You’ve upgraded from parchment paper to a glossy Silpat and you mix all your doughs with a professional-grade KitchenAid, not by hand. But the best rolling pin looks the same as it did centuries ago; it’s no more than a fancy stick. No handles, no weights. “I’ve rolled out a lot of pie crust and cookie dough over the years,” says contributor Claire Saffitz, “and in the process I have probably used every style of rolling pin—or improvised, on-the-fly hack—under the sun. After all those trials, I have concluded definitively that the best rolling pin is a straightforward, no-nonsense dowel-style wood rolling pin.”
BA headquarters may be divided on whether or not that perfect fancy stick, aka a French rolling pin, should be a straight dowel or have tapered ends, but we all agree that the American-style rolling pin has to go. As do the empty wine bottles.
What even is a French rolling pin?
Unlike traditional American rolling pins (a.k.a. handled pins or ball-bearing pins), which have a center cylinder that rolls between two handles, French-style rolling pins consist of a wood dowel and nothing else. No internal ball bearings, no handles. Just a straightforward, no-nonsense stick masquerading as a kitchen tool.
Why should I use a French rolling pin?
You’ll find French pins in two different forms: straight pins and tapered pins. Pastry chefs and home cooks alike may plant themselves firmly on either side of the divide, but most bakers will agree these no-handle wooden pins are best. When you apply pressure to the handles of a pin instead of the pin itself, it’s hard to get a sense of the pastry. A French pin takes pressure from an open palm. It’s much easier to feel how hard you’re pressing down and the evenness of the pastry using your whole hand rather than just your fingertips perched on a handle. Plus, those handles can easily snag dough and get caked with flour. A French style pin is less hazardous to delicate pastry doughs and fondant—and easier to clean.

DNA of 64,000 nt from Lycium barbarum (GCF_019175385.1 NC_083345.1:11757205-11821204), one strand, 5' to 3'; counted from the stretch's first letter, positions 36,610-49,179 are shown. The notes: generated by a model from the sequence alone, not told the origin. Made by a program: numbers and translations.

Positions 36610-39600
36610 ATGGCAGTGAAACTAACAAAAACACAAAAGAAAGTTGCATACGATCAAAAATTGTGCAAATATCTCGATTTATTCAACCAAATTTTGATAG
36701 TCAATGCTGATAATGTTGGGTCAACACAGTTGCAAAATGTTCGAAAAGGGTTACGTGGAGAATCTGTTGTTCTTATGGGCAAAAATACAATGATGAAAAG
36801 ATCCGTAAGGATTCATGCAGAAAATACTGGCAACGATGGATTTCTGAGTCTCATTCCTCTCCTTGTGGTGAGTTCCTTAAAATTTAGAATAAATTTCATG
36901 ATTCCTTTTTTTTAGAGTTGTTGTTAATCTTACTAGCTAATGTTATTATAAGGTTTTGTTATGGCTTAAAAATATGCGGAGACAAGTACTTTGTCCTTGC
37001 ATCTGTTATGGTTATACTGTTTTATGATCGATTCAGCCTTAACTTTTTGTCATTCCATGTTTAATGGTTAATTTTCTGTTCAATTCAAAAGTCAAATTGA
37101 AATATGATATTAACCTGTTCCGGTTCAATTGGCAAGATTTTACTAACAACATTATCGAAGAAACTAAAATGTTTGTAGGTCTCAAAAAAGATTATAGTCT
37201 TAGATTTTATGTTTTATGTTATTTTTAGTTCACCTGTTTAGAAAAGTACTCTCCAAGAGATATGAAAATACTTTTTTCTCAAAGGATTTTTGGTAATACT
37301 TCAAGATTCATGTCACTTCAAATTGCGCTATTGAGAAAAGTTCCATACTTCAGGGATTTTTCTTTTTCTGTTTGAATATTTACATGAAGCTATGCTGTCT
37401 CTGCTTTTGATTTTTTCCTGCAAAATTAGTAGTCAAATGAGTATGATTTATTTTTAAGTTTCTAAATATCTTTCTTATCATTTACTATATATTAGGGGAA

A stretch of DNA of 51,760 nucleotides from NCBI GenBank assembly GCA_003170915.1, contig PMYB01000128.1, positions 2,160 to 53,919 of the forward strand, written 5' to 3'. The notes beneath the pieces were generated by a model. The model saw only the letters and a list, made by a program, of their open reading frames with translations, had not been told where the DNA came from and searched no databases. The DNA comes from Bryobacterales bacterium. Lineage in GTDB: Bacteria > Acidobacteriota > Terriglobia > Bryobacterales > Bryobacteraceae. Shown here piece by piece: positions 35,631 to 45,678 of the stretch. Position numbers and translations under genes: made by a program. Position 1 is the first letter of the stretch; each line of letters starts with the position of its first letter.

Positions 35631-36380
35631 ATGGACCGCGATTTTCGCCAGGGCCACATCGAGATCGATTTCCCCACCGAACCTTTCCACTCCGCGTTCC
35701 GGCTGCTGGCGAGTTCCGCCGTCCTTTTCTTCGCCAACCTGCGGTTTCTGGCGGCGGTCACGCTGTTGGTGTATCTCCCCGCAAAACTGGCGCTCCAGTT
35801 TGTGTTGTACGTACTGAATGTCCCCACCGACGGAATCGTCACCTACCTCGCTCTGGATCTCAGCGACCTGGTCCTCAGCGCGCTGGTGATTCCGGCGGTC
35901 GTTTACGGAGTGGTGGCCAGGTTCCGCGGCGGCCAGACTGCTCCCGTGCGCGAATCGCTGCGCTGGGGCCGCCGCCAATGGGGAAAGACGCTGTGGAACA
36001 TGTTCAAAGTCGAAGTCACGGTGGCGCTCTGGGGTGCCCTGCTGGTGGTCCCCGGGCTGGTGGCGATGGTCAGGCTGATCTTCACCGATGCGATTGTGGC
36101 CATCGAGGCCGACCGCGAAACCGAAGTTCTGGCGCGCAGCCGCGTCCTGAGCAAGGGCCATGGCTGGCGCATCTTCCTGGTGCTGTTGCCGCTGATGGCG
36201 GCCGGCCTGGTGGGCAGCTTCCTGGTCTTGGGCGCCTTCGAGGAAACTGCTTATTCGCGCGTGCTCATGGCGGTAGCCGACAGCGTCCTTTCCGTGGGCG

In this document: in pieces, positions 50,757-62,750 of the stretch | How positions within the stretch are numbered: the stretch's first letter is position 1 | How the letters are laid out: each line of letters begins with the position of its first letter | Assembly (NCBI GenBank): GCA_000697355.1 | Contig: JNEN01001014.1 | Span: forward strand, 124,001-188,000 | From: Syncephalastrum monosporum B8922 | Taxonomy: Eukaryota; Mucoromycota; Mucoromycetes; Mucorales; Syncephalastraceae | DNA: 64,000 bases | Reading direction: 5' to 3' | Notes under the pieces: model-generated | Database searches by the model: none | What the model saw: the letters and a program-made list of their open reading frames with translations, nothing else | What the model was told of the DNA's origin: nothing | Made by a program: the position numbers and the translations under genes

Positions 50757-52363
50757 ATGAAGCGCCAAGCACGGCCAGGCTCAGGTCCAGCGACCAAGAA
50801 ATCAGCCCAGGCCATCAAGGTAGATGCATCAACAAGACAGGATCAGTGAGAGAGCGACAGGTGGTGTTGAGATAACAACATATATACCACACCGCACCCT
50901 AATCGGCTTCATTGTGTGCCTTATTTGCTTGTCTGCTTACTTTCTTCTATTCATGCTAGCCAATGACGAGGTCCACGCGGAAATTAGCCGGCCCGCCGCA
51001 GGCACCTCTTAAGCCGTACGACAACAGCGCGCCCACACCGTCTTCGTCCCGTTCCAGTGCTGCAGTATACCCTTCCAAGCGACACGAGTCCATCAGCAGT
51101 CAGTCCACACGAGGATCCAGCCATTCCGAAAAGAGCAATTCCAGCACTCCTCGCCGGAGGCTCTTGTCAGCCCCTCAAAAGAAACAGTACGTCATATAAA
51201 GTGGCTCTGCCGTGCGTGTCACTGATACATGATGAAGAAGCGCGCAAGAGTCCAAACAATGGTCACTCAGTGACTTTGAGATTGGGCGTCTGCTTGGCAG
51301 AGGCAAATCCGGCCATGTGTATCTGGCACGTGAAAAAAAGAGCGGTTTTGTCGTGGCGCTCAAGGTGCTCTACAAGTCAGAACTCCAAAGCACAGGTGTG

All this emphasis on getting a sense for thickness and evenness really does matter. A too-thick tart case can leave you with a dense and underbaked pastry. A dough that is beefy in some spots and thin in others can mean uneven baking, or even burning.
Opt for a walnut or maple wood rolling pin, which glides easily and provides the right amount of weight. “The J.K. Adams rolling pins have great heft, and, at under $20, will last you a lifetime,” recommends Saffitz. That heft comes in handy when you need an impromptu meat mallet or nut crusher, too.
Why would I want a tapered-edge pin?
Some pastry chefs prefer using tapered rolling pins because they’re easy to hold and maneuver. To change directions of your rolling, you can simply apply more pressure on one hand, and swivel the rolling pin as if you were turning a wheel. They also tend to be quite thin, which gives you an even greater sense of control. “The simple design of these rolling pins provides the least possible barrier between your hands and whatever type of dough you’re rolling out, allowing you to feel what’s happening underneath as you apply pressure,” says Saffitz.
And why might I prefer a straight-sided pin?
BA food director Chris Morocco is on team straight rolling pin: ”I like a French pin that is straight, not tapered at the ends,” he says. “I find tapered pins to be difficult to use, especially for novices. It’s harder to roll larger pieces of dough out evenly, and it puts a lot of force on your wrists that your yoga instructor would look askance at.”